Discussion in 'Action Alerts and Advocacy' started by jspotila, Feb 11, 2010.
Marvellous, I didn’t know infectious diseases could be managed with excercise
CCC and Feduka
You dont have to lie to make oxford fit feduka that is not my point
Oxford can meet feduka but patients do not have cfs as i illustrated above
niavity in this game does not help the CAA are being niave
The CAA do not need to trust anyones integrity merely point out that the patients diagnosed by ccc and oxford are different ,Spending some time critically evaluating studies before blindly quoting from them would also be useful. The conclusions from the delange study were ludicrous and any scientist with any knowledge in this area would see this in 5 minutes.
In any event a pilot study with such small numbers is meaningless and using it as a source of evidence is to put it politely injudicious.
If you look at the Sharpe paper you will see that medical conditions are an exclusion criterea there in black and white.
Oxford would not get past first base with CCC and would not fit a lot of the Feduka either but it meets the criterea for clinical depression beautifully
you must have an abridged version look in the sharpe paper it is there in black and white I have posted the section above it is hard to miss.It says people with MEDICAL CONDITIONS
ARE EXCLUDED neuroimmune endocrine conditions cause severe fatigue--If that is not clear enough i dont know what is They quote anaemia as an example there are dozens of medical conditions associated with varying degees of fatigue (which is called tiredness or weariness in the sharpe paper of 1991).This means dozens of medical conditions are excluded
ergo the patients with the conditions in the WPI study would be excluded QED
Patients with psychiatric conditions are not excluded
other medical conditiond causing fatigue
o Viral infection
o Chronic infection
o Urinary tract infection
o Lung infection
o Abdominal infection (see Abdominal symptoms)
o Tooth abscess
o Rheumatoid arthritis
o Almost any infectious disease may cause fatigue
* Other diseases that may cause fatigue include:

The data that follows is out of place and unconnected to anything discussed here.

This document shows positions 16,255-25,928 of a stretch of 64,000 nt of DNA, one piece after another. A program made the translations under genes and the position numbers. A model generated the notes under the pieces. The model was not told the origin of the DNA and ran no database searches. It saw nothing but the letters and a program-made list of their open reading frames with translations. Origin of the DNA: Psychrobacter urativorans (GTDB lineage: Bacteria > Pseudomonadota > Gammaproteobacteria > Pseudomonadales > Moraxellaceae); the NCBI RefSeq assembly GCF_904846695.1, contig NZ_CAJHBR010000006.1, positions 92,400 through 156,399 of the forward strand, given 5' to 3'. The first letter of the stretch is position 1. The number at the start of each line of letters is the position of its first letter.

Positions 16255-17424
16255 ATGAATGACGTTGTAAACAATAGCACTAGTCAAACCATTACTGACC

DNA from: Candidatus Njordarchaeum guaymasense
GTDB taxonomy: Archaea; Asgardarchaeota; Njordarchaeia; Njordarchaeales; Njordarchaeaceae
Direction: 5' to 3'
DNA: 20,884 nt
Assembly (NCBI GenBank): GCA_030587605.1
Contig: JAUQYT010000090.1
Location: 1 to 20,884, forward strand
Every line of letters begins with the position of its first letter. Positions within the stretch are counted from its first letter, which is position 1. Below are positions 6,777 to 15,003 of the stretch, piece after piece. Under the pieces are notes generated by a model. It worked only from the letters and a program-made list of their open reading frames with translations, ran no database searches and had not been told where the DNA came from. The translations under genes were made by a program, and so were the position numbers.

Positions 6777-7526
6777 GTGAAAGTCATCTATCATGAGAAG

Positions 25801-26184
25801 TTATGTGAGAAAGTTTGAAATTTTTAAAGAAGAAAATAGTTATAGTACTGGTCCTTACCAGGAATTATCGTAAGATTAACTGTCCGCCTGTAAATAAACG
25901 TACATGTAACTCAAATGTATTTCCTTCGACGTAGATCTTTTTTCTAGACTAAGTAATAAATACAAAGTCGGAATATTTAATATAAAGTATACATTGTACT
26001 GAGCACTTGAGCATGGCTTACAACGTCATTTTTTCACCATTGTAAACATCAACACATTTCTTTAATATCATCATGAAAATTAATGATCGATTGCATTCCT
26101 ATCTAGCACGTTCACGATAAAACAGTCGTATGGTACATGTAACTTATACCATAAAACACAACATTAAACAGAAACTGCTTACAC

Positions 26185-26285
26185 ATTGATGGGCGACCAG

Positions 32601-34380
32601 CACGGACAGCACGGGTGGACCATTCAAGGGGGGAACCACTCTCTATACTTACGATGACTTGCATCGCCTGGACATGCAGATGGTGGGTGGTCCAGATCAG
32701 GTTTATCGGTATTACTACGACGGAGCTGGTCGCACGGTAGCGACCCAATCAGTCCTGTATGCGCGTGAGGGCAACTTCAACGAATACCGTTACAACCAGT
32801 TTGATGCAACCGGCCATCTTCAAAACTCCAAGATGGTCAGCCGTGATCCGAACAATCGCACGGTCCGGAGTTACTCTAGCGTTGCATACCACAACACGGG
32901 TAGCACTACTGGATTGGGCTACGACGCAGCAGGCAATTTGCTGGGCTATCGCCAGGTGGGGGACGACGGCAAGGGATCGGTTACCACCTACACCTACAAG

o Anemia - see the types of anemia and causes of anemia
o Post-viral syndrome
o Addison's disease
o Poor nutrition
o Low magnesium level
o Heart disease
o Heart failure
o Bowel tumor
o Lung cancer
o Kidney disease
o Impotence - men may blame "fatigue" for performance failure.
o Myasthenia gravis - may cause chronic muscle weakness
o Inflammatory disorders
o Connective tissue diseases
* Some possible causes of tiredness plus headache include:
o Normal tension
o Premenstrual tension
o Pituitary tumor
o Brain tumor
o CO poisoning
o High blood pressure
* Malignant disease
* Infective endoccarditis
* Postviral fatigue syndrome
* Viral infections
* Myalgic encephalomyelitis
* Tissue hypoxia
* Severe pulmonary hypertension
* Mitral regurgitation
* Tricuspid regurgitation
* Excess diuretic therapy
* Connective tissue disease
* Systemic lupus erythematosus
* Polyarteritis nodosa
* Polymyalgia rheumatica
* Giant-cell arteritis
* ENDOCRINE disorders
* Metabolic disorders
* Renal failure
* Liver failure
* Diabetes mellitus
* Chronic diarrhoes (see Chronic diarrhoea)
* Ulcerative colitis
* Crohn's disease
* Chronic pain
* Paget's disease
* Metastatic disease of bone
* CHRONIC NEUROLOGICAL DISEASES
* Multiple sclerosis
* Motor neurone disease
* Alcohol withdrawal
* Chronic drug intoxication
* Alcohol abuse
* Drug withdrawal
* Acquired immunodeficiency syndrome
* Adrenocortical insufficiency
* Chronic fatigue and immune dysfunction syndrome
* Chronic obstructive pulmonary disease
* Lyme disease
* Valvular heart disease
* Pulmonary heart disease
* Cyclothymic disorder
* Infectious mononucleosis
* Creutzfeldt-Jakob disease
* Polycythemia vera
* Toxic multinodular goiter
I hope i,ve made my point!
Cort it may well clear up some confusion at this juncture if you would post the version of the Oxford criteria you are looking at, or at least a link to the same version. Or better yet, refer to the version Gerwyn is citing, as it is the original published version by Sharpe et al., available in pdf form here:
Jennie is right.
Dr. Vernon never said the Dutch study was a replication study.
I think we all agree on that.
The Dutch study used the same primers as the WPI study, used a known XMRV-positive prostate cancer cell line to ensure the PCR testing could identify XMRV, used a similar amount of nucleic acid as the WPI study, and the study looked for two different XMRV genes.
Dr. Vernon stated that the Dutch study used a completely different cohort criteria from WPI.
Dr. Vernon did not defend the Oxford criteria as being better than WPI's criteria, nor did she endorse the Oxford criteria.